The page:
Bank of America FX Platform Case Study

In 2005 I assessed Bank of America’s FX platform in Chicago, and presented back to the leadership on their challenges and left them with recommendations. I went on to lead a development technology-focused mission for them implementing the recommendations.

In one choreographed effort, I organized, and trained the staff in:

  1. A move from ClearCase (multiple active branches) to Perforce (trunk based development & monorepo)
  2. A move from a single giant package hierarchy, to a recursive build (Maven style, but with Ant)
  3. Ant script templatization and cleanup
  4. A move from Singleton-esque shared static state lookup of components to service locator
  5. Tactically adding tests as work progressed
  6. Hooking everything up with a CI daemon (CruiseControl).

Items #1 to #5 the above were performed in parallel. At any one time we were part complete on all of the those, and each would leap forward a percentage as emphasis shifted to it tactically towards the larger completion.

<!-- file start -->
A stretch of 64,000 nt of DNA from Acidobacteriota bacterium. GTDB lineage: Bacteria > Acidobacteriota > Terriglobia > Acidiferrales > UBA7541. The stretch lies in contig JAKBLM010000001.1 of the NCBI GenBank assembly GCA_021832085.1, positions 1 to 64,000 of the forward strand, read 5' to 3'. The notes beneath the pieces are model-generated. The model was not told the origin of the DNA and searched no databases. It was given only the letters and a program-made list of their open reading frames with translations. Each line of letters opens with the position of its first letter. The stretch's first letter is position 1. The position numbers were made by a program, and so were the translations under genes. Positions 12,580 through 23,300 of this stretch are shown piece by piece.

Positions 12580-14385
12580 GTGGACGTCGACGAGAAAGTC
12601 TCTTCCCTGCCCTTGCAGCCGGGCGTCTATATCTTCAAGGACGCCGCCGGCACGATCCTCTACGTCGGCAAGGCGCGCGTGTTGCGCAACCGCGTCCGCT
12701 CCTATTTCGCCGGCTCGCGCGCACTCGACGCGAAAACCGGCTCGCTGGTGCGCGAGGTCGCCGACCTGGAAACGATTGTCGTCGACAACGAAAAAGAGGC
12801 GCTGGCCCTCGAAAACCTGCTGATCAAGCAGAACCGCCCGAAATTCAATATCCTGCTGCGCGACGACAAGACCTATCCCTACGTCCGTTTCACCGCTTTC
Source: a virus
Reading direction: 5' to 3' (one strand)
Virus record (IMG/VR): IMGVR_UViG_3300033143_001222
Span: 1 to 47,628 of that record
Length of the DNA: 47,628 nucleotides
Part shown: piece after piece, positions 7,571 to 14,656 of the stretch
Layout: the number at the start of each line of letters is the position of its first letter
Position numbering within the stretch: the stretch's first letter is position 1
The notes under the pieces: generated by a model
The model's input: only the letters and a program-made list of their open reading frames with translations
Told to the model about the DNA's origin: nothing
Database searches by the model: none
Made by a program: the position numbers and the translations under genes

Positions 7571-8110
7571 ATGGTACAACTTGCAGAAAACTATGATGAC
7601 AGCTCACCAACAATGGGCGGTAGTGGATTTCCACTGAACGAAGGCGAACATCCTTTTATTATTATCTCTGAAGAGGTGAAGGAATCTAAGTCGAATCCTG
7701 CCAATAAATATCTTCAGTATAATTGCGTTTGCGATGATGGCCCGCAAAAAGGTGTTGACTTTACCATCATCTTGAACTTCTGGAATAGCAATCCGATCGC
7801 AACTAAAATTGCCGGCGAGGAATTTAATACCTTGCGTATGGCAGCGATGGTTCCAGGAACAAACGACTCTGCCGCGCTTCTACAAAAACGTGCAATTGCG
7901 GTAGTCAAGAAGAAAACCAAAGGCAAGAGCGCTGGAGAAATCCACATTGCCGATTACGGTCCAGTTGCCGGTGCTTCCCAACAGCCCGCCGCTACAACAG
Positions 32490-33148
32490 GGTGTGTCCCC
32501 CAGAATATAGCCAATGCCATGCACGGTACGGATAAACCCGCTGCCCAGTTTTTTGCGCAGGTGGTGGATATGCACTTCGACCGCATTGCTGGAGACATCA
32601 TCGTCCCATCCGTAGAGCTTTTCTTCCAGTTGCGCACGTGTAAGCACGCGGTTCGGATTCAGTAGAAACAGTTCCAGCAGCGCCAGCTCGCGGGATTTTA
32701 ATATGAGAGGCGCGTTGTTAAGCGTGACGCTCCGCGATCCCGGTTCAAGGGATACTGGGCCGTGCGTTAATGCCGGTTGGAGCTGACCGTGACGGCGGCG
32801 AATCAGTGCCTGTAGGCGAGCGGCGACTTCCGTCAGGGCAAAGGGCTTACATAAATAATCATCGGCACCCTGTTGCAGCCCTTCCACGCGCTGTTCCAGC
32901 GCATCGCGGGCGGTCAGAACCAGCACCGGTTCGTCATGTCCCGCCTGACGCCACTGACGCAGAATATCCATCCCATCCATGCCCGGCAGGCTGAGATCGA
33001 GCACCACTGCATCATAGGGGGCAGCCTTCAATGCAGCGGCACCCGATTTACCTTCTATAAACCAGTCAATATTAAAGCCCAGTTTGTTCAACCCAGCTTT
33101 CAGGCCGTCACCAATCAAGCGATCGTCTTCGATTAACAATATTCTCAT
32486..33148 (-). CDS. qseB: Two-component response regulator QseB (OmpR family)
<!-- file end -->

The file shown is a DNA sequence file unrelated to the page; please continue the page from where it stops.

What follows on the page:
And when #4 was complete,

   7. Service Locator to Dependency Injection, according to a methodical ‘Least depending, most depended on first’ approach.

ThoughtWorks rolled off the account before the mission was complete, but I was invited back a year later to check progress. A day trip to Chicago from San Francisco!

Branch by Abstraction

One of the major contributions I’ve made to the DevOps field is this procedure, and it cme ouf ot the BofA mission.

Legacy Refactoring: Least depending, most depended on first

This approach to a large refactoring agenda came out of this mission. I first documented it for InfoQ in 2008[1]. It was referenced in a follow up “refactoring experiment” article [2], and updated and made into a PDF in 2013[3]. Actual animations from the BofA recommendation deck were redone in JavaScript and SVG for a blog entry on "tweening" in 2016 for fun [4].

  1. Drinking your Guice too quickly? (Apr, 2008, InfoQ)

  2. Refactoring Experiment - ‘least depending and most depended on’ components first (Sep, 2011, my blog)

  3. A Singleton Escape Plan (Mar, 2013, PDF on my blog)

  4. Java legacy hairball: refactoring case-study (Jul, 2016, my blog)